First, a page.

President Cyril Ramaphosa convened the first virtual meeting of the Presidential Coordinating Council (PCC) on Saturday.
The PPC, co-chaired by Deputy President David Mabuza is made up of President Cyril Ramaphosa convened the first virtual meeting of the Presidential Coordinating Council (PCC) on Saturday to assess the challenges and progress on the implementation of the national lockdown, set out to stop the spread of the coronavirus.
The PPC, co-chaired by Deputy President David Mabuza, is made up of ministers, and premiers of all provinces and the South Africa Local Government Association (SALGA).
“The meeting further sought to begin engagements between national and provincial governments towards an economic recovery strategy,” the president’s spokesperson Khusela Diko said in a statement.
The council received a report from the National Joint Operational and Intelligence Structure (NatJoints) that covered issues from adherence to the national lockdown regulations, ongoing contract tracing, accommodation requirements including identified quarantine sites and the roll-out of the mass community testing programme.
Since the start of the lockdown, 5,400 field workers have been trained and have been deployed to various areas across the country, while thousands more are still expected to undergo training.
A total of 993 wards and priority districts have already been identified, these were mostly made up of the most vulnerable and at-risk communities, as well as areas with high rates of infection.
Provinces are now working with the National Health Laboratory Services (NHLS) to identify testing sites.
Such sites will include both fixed and mobile testing facilities.
Diko has indicated that the government is receiving early warning of potential clusters of infections through the Covid-19 Data Management Centre, therefore, pre-emptive targeted testing in identified areas has been deployed.
The government also receives estimates on infections, assess the local healthcare capacity and the effectiveness of the lockdown.
“The PCC further considered the security of supply of essential medical supplies, including regulations that have been established to restrict exports of essential medical goods. Government is ramping up efforts to build-up local manufacturing capacity and assessing the capacity of state-owned entities to produce essential supplies,” she said.
During the meeting, the PCC recognised the work done by the Department of Water and Sanitation to increase access to water, to date more than 6,000 tanks and 723 tankers have been delivered across the country.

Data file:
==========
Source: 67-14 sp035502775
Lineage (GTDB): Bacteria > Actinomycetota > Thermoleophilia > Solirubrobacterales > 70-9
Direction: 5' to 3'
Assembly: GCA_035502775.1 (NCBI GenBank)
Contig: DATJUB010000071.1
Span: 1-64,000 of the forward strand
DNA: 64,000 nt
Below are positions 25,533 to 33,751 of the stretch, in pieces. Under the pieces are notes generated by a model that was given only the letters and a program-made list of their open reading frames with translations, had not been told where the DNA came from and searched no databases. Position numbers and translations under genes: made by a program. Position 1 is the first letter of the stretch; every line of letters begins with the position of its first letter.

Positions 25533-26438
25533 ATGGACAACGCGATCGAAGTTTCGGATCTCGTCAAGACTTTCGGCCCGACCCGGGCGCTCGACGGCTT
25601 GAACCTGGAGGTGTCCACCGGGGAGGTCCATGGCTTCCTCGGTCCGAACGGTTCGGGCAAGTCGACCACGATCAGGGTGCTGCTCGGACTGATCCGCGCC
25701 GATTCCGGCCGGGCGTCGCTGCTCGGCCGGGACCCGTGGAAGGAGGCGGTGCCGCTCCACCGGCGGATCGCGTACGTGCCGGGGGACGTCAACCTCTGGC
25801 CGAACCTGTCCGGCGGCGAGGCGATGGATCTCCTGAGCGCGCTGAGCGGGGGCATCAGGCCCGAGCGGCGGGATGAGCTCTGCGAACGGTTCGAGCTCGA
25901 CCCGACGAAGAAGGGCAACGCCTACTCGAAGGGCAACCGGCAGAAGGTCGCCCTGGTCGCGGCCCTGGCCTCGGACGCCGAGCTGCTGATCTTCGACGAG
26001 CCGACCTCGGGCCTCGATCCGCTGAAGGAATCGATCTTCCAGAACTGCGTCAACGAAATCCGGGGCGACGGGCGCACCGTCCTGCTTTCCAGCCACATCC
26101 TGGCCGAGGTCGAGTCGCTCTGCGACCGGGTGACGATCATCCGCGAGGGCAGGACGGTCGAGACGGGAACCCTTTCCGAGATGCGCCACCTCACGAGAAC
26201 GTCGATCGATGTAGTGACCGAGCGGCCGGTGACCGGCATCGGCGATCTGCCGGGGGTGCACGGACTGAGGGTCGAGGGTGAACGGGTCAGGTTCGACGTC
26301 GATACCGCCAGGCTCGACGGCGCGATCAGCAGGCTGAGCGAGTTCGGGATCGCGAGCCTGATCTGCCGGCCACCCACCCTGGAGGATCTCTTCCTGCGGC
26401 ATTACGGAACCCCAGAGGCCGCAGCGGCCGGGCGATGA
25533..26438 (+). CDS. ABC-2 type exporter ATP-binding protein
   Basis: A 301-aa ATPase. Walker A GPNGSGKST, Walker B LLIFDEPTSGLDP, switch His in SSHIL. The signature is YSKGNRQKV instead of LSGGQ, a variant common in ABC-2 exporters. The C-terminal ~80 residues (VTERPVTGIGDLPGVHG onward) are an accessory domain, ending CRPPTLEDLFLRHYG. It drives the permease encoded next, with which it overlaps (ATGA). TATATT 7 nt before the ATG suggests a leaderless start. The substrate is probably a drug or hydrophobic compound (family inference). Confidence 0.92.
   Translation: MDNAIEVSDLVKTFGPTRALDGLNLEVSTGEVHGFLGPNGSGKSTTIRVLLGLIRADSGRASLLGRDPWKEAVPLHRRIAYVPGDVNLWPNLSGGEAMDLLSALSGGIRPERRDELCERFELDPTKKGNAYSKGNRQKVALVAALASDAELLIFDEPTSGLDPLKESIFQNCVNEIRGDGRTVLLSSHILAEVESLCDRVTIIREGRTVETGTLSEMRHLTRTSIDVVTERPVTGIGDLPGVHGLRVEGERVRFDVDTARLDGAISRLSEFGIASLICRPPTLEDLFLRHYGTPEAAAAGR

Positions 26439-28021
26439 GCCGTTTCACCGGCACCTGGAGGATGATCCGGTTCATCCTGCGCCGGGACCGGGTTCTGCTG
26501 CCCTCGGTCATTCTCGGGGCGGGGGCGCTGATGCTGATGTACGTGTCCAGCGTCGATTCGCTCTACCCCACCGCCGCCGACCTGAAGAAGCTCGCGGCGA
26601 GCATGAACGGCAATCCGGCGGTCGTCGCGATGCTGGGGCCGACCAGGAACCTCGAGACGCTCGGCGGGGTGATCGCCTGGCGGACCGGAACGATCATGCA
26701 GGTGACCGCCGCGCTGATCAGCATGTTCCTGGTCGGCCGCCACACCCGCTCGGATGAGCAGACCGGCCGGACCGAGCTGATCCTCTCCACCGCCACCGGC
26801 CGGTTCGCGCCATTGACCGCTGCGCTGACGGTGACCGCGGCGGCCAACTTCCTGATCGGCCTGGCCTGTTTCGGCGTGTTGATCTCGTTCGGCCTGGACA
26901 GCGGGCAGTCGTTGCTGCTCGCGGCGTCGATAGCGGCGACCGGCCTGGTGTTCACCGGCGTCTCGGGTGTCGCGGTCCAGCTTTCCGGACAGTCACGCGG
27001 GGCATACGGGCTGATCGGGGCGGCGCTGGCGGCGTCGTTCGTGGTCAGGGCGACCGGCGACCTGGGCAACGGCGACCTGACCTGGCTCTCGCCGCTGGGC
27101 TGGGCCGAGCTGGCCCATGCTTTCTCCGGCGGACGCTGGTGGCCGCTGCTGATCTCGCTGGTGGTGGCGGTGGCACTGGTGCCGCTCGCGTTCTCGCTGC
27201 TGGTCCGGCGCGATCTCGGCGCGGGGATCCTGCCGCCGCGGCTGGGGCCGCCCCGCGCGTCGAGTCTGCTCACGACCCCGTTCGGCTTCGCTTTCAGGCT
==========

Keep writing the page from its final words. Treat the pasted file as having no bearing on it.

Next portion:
The government expects that this programme will be maintained and escalated in the coming days and weeks even long after the pandemic has passed.
Premiers of various provinces have emphasised the need for greater coordination and communications around the state of disaster across all levels of government, further reaffirming the regulations uniformly gazetted as binding throughout the country.
Diko added that “the PCC appreciated the clarity provided on the recent amendments to the lockdown regulations relating to informal traders and public transport, particularly minibus taxis,” she said.
Furthermore, SALGA confirmed the readiness of municipalities to assist in the issuing of permits to informal traders and spaza shop owners.
Meanwhile, municipalities are also ready to hand over some of their facilities to be used for isolation and quarantine.
“President Ramaphosa has commended national, provincial and local government for the concerted measures to provide relief to the most vulnerable communities, informal sector workers and indigent households during this period.
“While appreciating the hardship and inconvenience the national lockdown has caused, the president has reasserted that, across the world, it has been countries that have imposed restrictions on movement and gatherings that have managed to flatten the curve,” Diko added.
Ramaphosa has urged the government and members of the public to build on the momentum already established by the urgent need to respond to the coronavirus pandemic, also to rethink how governments, businesses and communities function and relate to each other in future.
“The coronavirus changes everything,” Ramaphosa said.
The Presidential Coordinating Council is expected to meet on a regular basis to ensure alignment to the national response on the coronavirus pandemic.